Weeks Eighteen & Nineteen

perfectionThe new year has started, and life continues. I don’t do New Year’s resolutions, because I believe that we should start on self-improvement today, and New Year’s resolutions make it seem like we have to wait until the start of something– the start of the week, the start of the month, the start of the year, the start of a decade– rather than doing it now. I prefer looking at personal improvement as a constant continuum. It’s ok not to be perfect and to slip up sometimes. Of course, I know that New Year’s resolutions work for many people, and more power to them!

In terms of broad strokes, my goals over the last few months and now have been to work on staying within the limits of a reasonable budget, keeping active and healthy, and not failing my master’s degree. Where there are goals, you need an actionable plan to fulfill them. In my case, I have managed to fulfill some of the plans I have made in the last few months to various levels of success, but it is a constant struggle. I think that’s just the nature of plans — you have to constantly adjust them at every stage in your life.

In any case, the start of the new year has certainly not changed my workload. Most of my assignments have involved learning new tools, but not too much on the algorithm implementation side of it. Last week I just had a handful of assignments:

  • I wrote a naive Bayes classifier (for two classes) with absolute discounting for out of vocabulary words.
  • I compared the performance of the Stanford and Berkeley parsers using Evalb and approximate randomization.
  • I prepared for a presentation I have to give on Monday on some papers (so nervous!)

These assignments were a lot easier than the Viterbi and CKY algorithms, so I also managed to sleep at night, and even went bouldering with some friends. Yay for exercise! I’ve also enjoyed the interesting weather. The year started out with hoarfrost and fresh snow, turning the whole world white. After that, it seemed like the weather couldn’t decide whether it wanted to snow or rain. Then there was some crazy wind in the middle of the night. There’s a tall coniferous tree right outside my window, and it seemed like it might fall right on my room and squish me. I’m too young to die in a freak tree accident!

Last week, there was some sort of horrible 3-day bug going around our department.  Something like 80% of my colleagues were sick last week, including myself. We have an international group from different places, and I think this helps bugs like this rapidly spread. I have been sick once a month since I got here 5 months ago. I’m optimistic that it will lighten up in the coming months though. I’m hoping that I’ve built up enough of a catalogue of bugs now… I guess we’ll see.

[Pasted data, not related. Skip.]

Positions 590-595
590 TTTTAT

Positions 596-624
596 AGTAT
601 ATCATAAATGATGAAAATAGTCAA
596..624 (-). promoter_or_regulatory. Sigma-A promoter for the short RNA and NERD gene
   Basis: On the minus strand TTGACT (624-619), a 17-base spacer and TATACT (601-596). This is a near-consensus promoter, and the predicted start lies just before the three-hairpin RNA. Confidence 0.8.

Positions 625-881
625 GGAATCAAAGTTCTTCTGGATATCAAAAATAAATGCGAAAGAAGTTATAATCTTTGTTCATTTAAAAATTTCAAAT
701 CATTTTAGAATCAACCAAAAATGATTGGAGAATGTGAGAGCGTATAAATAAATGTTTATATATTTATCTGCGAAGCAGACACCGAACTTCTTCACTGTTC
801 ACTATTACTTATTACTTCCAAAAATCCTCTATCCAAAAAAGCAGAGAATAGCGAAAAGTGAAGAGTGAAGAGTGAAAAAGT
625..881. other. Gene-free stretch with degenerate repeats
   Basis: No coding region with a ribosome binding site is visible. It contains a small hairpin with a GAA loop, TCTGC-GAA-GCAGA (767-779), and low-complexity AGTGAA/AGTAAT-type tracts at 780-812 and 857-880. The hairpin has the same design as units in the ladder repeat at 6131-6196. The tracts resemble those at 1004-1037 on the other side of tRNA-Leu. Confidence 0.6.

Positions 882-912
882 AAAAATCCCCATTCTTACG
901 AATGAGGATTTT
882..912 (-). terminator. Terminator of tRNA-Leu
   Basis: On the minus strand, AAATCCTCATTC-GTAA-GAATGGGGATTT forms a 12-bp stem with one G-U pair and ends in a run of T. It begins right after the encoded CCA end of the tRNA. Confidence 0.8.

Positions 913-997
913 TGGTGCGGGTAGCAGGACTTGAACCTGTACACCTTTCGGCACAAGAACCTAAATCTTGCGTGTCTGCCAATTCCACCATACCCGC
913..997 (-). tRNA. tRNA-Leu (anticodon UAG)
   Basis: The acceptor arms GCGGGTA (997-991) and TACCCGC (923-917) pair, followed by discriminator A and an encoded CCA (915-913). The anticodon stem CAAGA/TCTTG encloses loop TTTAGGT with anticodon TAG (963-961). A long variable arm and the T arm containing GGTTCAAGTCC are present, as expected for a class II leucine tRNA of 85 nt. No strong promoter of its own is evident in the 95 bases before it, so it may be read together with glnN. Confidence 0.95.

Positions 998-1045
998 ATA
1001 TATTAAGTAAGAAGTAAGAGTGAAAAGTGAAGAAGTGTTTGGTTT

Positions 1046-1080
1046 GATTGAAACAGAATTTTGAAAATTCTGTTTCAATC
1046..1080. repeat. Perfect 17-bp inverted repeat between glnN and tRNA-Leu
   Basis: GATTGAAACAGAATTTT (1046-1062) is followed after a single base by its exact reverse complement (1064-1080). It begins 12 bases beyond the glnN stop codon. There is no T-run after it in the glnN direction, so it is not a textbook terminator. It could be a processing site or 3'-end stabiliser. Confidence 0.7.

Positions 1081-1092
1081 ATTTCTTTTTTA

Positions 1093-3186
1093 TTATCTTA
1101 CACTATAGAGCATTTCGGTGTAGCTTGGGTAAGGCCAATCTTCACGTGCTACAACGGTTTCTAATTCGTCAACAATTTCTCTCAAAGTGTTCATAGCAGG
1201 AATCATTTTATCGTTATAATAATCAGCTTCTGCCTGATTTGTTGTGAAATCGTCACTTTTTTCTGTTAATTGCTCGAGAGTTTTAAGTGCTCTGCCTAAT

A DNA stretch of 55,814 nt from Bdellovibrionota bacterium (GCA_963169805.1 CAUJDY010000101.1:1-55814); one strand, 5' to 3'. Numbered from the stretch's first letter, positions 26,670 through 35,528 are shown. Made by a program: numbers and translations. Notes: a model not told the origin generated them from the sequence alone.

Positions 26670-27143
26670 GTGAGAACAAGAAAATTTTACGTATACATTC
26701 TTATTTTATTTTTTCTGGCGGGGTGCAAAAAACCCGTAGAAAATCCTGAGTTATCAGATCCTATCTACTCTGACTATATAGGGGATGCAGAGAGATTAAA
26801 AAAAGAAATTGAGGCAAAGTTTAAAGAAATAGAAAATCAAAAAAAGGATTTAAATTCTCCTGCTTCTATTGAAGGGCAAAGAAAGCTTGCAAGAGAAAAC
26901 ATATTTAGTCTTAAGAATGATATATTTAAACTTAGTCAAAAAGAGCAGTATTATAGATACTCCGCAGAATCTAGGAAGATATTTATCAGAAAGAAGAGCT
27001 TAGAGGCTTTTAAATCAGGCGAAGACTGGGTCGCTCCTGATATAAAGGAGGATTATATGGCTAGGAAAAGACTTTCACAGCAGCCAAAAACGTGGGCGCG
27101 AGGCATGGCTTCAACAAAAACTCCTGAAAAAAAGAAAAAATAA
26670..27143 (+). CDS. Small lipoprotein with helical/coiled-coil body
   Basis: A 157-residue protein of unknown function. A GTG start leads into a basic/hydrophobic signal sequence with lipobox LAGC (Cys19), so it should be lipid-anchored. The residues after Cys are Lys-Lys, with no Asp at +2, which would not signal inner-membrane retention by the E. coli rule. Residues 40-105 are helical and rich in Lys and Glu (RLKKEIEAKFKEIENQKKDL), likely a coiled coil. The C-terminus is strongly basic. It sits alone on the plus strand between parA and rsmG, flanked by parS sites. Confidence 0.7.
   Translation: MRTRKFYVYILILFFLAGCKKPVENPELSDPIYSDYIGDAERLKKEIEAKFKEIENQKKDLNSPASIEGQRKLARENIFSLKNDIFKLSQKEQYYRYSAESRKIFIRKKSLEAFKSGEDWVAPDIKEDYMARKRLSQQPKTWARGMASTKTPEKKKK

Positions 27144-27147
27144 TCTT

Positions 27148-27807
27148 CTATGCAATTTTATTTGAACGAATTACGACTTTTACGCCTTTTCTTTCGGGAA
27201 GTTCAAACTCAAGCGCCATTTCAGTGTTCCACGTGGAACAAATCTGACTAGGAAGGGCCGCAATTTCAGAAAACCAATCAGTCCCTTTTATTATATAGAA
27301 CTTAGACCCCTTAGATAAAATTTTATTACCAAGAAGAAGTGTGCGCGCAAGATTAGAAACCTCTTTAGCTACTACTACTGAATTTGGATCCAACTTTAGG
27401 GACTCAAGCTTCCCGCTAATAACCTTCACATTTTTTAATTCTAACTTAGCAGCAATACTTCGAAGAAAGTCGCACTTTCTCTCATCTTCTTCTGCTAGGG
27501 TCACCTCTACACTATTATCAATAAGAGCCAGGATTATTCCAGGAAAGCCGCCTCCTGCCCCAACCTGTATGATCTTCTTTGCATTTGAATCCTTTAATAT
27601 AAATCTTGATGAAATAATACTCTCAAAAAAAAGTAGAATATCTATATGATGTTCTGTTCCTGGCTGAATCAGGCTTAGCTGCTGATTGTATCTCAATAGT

At the end of last week, a bunch of us went to Chinese hot pot. I was still recovering from being sick, but it was just so great to sit with friends and enjoy a night off.

My fortune cookie was not optimistic though. Uh oh:


I’m sure it’s not wrong. My to-do list over the next 1.5 months includes:

  • 3 finals
  • 1 oral exam (maybe)
  • 1 paper (probably)
  • 1 presentation
  • 1 programming project
  • 8 hrs/wk of HiWi work

Plus normal homework assignments in the meanwhile, and a dentist appointment and a doctor’s appointment.


I went out a lot these couple weeks, but I am actually on a pretty good track to hit my budget this month. Being too sick and busy to do crazy things seems to help.

  • €225 – rent
  • €90.31 – health insurance
  • €117 – dinners/lunches with friends
  • €79.15 – groceries
  • €2 – laundry
  • €4 – video games
  • €10 – bouldering
  • Total: €527.46

Weeks Sixteen & Seventeen

PANO_20161227_121502.jpgBoy was I glad it was time for holidays. My husband came to visit me in Europe and we traveled to Paris, London, Brussels, Amsterdam, Frankfurt, and Saarbrücken, all in the span of around 1.5 weeks. My husband got sick in London, and I caught it from him in Amsterdam, so a lot of our trip was spent sleeping and coughing, but it was still great fun.

In retrospect, I might have done a few things differently about the trip. First of all, I wouldn’t go to London over December 24-26th. It is utterly pointless– everything is completely closed down, even the tube, so you can’t travel or do anything at all. Second of all, I’d probably focus on two cities for the whole time, and then if there were time maybe come home for a short while too, so that our schedule would be a little calmer. Finally, I think the holidays are better with family, so I think next year I will try to make it back to the US instead. Still, the trip was awesome, so I really have no complaints. These are just things to keep in mind for the future.

By the way, apart from looking at pretty buildings, we ate a shit ton of amazing food for pretty cheap during our travels. In Paris, we liked Les fous de l’IleBistrot des CampagnesLa Crèmerie and Du Pain et Des Idées. In London, Al Arez gave us a stupid amount of Lebanese food for crazy cheap, and it was delicious. In Frankfurt, we had some of the best pho I’ve ever had at Vipho.

On New Year’s Eve, we were back in Saarbrücken, so we spent the time partying with some friends, which was really great. New Year’s Eve is a big deal here, so we got to experience the fireworks display on the bridge. This was completely batshit crazy. You know how in the US, most cities have a municipal fireworks show, where you sit safely 100 meters away and music plays as the fireworks explode in the air?


That orange line at the bottom is a firework rocket right next to us.

Apparently things are a bit more relaxed in Saarbrücken (or maybe Germany or maybe even Europe?), but I have never seen such chaos before. We stood on the bridge, and on all sides around us, people were shooting store bought rockets out of spent wine and beer bottles into the air. At one point, people started shooting them off literally 1 meter away, and of course, some of them started to go crooked. It was a crazy spectacle, but also quite dangerous, so we decided to head out a bit early.